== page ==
1. Water pollution is any chemical, physical or biological change in the quality of water that has a harmful effect on any living thing that drinks or uses it or lives in it. When humans drink polluted water it often has serious effects on their health.
2. There are several classes of water pollutants. The first are disease-causing agents. These are bacteria, viruses, and parasitic worms that enter sewage systems and untreated waste.
The second category of water pollutants is oxygen-demanding wastes; wastes that can be decomposed by oxygen-requiring bacteria. When large populations of decomposing bacteria are converting these wastes it can deplete oxygen levels in the water. This causes other organisms in the water, such as fish, to die.
The third class of water pollutants is water-soluble inorganic pollutants, such as acids, salts and toxic metals. Large quantities of these compounds will make water unfit to drink and will cause the death of aquatic life.
Another class of water pollutants is nutrients; they are water-soluble nitrates and phosphates that cause excessive growth of algae and other water plants, which deplete the water's oxygen supply. This kills fish and, when found in drinking water, can kill young children.
Water can also be polluted by a number of organic compounds such as oil, plastics and pesticides, which are harmful to humans and all plants and animals in the water.
Finally, water-soluble radioactive compounds can cause cancer, birth defects and genetic damage and are thus very dangerous water pollutants.
3. Water pollution is usually caused by human activities. Different human sources add to the pollution of water. There are two sorts of sources, point and non-point sources. Point sources discharge pollutants at specific locations through pipelines or sewers into the surface water. Non-point sources are sources that cannot be traced to a single site of discharge.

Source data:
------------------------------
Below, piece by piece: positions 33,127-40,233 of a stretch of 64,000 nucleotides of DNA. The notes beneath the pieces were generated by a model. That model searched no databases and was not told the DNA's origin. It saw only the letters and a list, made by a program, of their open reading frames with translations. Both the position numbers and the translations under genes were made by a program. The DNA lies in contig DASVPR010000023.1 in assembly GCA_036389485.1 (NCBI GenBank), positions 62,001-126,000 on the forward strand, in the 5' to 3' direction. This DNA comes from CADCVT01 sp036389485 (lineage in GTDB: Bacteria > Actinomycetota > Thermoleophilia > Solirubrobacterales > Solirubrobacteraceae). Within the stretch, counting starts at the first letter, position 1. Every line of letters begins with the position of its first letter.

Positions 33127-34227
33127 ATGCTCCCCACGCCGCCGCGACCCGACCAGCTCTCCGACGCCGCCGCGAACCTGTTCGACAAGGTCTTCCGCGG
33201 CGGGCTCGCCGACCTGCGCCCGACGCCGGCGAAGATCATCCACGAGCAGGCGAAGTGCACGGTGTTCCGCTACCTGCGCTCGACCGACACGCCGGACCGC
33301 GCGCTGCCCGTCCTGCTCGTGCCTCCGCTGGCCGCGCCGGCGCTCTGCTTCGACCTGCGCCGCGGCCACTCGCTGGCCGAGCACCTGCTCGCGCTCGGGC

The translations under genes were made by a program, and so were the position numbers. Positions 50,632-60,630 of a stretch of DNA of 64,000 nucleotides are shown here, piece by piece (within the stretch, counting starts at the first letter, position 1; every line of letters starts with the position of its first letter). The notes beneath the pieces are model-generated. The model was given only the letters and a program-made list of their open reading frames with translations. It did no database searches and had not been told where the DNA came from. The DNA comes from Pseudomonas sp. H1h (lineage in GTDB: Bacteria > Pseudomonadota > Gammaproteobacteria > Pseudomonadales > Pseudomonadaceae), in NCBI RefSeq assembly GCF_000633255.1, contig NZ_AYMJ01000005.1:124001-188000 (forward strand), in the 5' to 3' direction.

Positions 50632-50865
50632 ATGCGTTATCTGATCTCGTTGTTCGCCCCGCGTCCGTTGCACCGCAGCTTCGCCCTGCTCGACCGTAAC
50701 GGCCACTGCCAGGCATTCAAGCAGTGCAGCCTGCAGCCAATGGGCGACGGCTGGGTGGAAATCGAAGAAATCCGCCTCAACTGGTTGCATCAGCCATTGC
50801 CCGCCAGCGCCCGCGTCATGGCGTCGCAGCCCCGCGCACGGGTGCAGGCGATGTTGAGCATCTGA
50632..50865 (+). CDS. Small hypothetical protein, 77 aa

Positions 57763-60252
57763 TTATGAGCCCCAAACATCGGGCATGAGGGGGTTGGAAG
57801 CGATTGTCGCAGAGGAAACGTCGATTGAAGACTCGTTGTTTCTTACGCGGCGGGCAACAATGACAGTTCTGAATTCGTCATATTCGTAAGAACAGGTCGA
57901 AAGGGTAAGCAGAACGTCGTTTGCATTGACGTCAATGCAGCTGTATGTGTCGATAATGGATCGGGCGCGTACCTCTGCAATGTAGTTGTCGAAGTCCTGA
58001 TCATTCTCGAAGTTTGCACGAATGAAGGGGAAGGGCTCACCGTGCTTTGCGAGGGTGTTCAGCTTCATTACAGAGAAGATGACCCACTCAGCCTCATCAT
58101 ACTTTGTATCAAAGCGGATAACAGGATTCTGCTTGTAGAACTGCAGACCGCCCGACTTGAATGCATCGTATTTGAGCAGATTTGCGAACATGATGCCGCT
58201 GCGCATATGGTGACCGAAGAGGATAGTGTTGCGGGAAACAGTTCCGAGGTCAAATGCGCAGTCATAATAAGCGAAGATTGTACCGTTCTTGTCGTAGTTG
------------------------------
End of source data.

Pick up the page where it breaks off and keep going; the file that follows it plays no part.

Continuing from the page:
Examples of point sources are: factories, sewage treatment plants, underground mines, oil wells, oil tankers and agriculture.
Examples of non-point sources are: acid deposition from the air, traffic, pollutants that are spread through rivers and pollutants that enter the water through groundwater.
Non-point pollution is hard to control because the perpetrators cannot be traced.
4. Water pollution is detected in laboratories, where small samples of water are analyzed for different contaminants. Living organisms such as fish can also be used for the detection of water pollution. Changes in their behaviour or growth show us, that the water they live in is polluted. Specific properties of these organisms can give information on the sort of pollution in their environment. Laboratories also use computer models to determine what dangers there can be in certain waters.
1. Grammar Revision. Find in the text and translate the complex sentences with: Attributive Subordinate Clause
2. Answer the questions.
What is water pollution?
What are the major water pollutants?
What are the sources of water pollution?
What are the examples of point pollution?
What are the examples of non-point pollution?
Why is non-point pollution hard to control?
How can water pollution be detected?
3. Ask your partner some more questions on the text. 4. Substitute the words in bold type for their synonyms:
changing, agents, a harmful, proposed, undrinkable, contaminants, qualities, issue, reduces
Water pollution is a major problem in the global context.
It has been suggested that it is the leading worldwide cause of deaths and diseases.
Water pollution is any chemical, physical or biological change in the quality of water that has an adverse effect on any living thing.